Denver International Airport (DIA) Installing LED lighting in several parking garages expects the energy-efficient LED fixtures to result in substantial energy and cost savings. The new LED fixtures will also substantially reduce maintenance requirements due to the longer life of LED lighting systems. Kim Day, DIA’s manager of aviation, states that along with energy savings and maintenance savings “This project will also make the parking garages brighter and more evenly lit, increasing visibility and enhancing safety.”

The retrofit project is part of a wider effort to upgrade lights throughout Denver International Airport, including lights on taxiways and area lighting fixtures on the airfield. This summer, all the traditional lights used on runway 8/26 will be upgraded to LED light fixtures. More Parking Garage Lighting

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The Helicopter Association International (HAI) and the Army Aviation Association of America (AAAA) will join forces at Quad-A’s 2014 Army Aviation Mission Solutions Summit in Nashville on May 5 and 6 to help Army pilots and technicians who want to prepare their careers for the future. Representatives from helicopter operators spanning all sectors of the civilian market will be available to discuss opportunities with pilots and technicians, and meet with qualified candidates.

The job fair will be led by Stacy Sheard, a test pilot for Sikorsky Aircraft and 11-year active-duty U.S. Army helicopter pilot, and HAI deputy director of flight operations Brian Haggerty. “As the Afghanistan and Iraq conflicts wind down, a lot of aviators are wrapping up their careers with the military and may not realize how many opportunities exist in the marketplace for pilots, mechanics and other aviation technicians.

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LED High Mast Lighting at Munich

High-mast outdoor lighting applications are one area-lighting technology in which LEDs have struggled to find success with fixtures mounted at 100 ft or higher. Ewo, however, has installed its LED-based F32 floodlights in such an application on the apron of the Munich Airport (FMG) after first trialing solid-state lighting (SSL) technology at the airport two years ago.

The airport installation turned to LEDs to both slash energy costs and to provide better quality lighting. The prior high-pressure sodium (HPS) lights rendered colors poorly, as is common with all HPS lights. Low CRI isn’t an issue in many outdoor applications, but the airport wanted lights that could boost safety.

“Assuring the safety of our passengers, planes and their crew, airport staff, and any other visitor is a priority at Munich Airport,” said Günther Sellmeier, planning and project manager for exterior lighting and engineering and facilities at FMG. Ewo didn’t reveal the actual CRI of the lights, but the Cree XT-E LEDs used in the fixtures have a minimum CRI of 70 and are offered at higher CRIs. HPS lights have a typical CRI in the range of 25. The higher CRI makes it far easier for equipment operators to see workers and other obstacles.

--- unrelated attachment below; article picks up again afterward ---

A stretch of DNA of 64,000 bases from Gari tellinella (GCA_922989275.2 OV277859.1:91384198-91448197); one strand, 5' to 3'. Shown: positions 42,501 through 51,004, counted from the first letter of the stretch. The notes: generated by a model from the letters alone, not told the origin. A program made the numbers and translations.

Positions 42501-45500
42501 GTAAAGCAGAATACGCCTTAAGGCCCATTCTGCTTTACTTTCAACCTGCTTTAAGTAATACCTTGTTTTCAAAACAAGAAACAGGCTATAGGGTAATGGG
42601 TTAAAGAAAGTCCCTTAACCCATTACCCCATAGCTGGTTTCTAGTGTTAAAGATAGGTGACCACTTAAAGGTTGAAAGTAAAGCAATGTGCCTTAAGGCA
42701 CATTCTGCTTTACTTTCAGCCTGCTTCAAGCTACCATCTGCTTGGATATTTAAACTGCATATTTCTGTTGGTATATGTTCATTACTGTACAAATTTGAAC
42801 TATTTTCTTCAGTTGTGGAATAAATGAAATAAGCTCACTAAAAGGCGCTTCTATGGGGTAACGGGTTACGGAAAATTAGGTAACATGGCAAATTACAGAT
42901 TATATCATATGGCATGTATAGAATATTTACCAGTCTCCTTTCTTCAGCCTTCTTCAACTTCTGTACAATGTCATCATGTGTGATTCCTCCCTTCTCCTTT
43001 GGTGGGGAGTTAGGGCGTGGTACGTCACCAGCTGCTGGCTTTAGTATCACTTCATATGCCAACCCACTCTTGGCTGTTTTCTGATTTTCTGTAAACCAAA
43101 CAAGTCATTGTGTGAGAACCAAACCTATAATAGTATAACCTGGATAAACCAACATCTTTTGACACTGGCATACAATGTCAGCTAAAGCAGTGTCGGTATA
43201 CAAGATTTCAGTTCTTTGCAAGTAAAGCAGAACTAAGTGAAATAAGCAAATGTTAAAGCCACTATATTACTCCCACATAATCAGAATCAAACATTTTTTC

The airport projects a minimum of 50% energy savings with the new lights. That will equate to an annual reduction of 122,000 kWh and a reduction of 70 tons of carbon emissions.

The project chronology shows how LEDs are evolving and how long some SSL projects take to come to fruition. We first reported on the story in February 2012 when Ewo tested LED lights on two of the high-mast poles. Initially the lights delivered 46% energy savings. The final installation used newer Cree LEDs, and delivered better performance.

Slowly LEDs are catching on in high-mast applications. Last June we covered a freeway project in Maine in which Acuity supplied Holophane HMAO luminaires. At the time the Maine Department of Transportation said that the cost and weight of LED products had hampered the use of SSL in the application. Earlier, Cooper Lighting announced a high-mast project in Idaho. MORE HIGH MAST LIGHTING


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Google Private Jet Base, Silicon Valley

San José City Council has given the go-ahead for an $82 million 29-acre fixed base operation at San José International Airport – which will serve private jets belonging to Google chiefs and other Silicon Valley businesses.

The City Council has given the airport the green light to negotiate a 50-year lease of land west of the airport with Signature Flight Support.

The approval paves the way for Signature to construct a full-service, world-class fixed base operation (FBO) to support corporate and general aviation aircraft operations at Silicon Valley’s Airport.

Signature’s development at SJC is in partnership with Blue City Holdings, San Jose, LLC, a corporation representing the personal aircraft of the principals at Google, headquartered in Mountain View, California.

The total investment by the partnership will be approximately $82 million.

San José Mayor, Chuck Reed, said: “I am pleased that we are moving forward with development of the Airport’s West Side which will generate significant revenues to the airport, and accommodate future growth in the demand for general aviation services in Silicon Valley.

“Signature Flight Support’s development proposal will help the City of San José accomplish both of these goals. I thank Signature for its confidence in San José, its significant investments at SJC, and for the new jobs and revenues that this project will generate.”

In addition, Signature will relocate its West Coast headquarters to San José, bringing additional jobs to the community.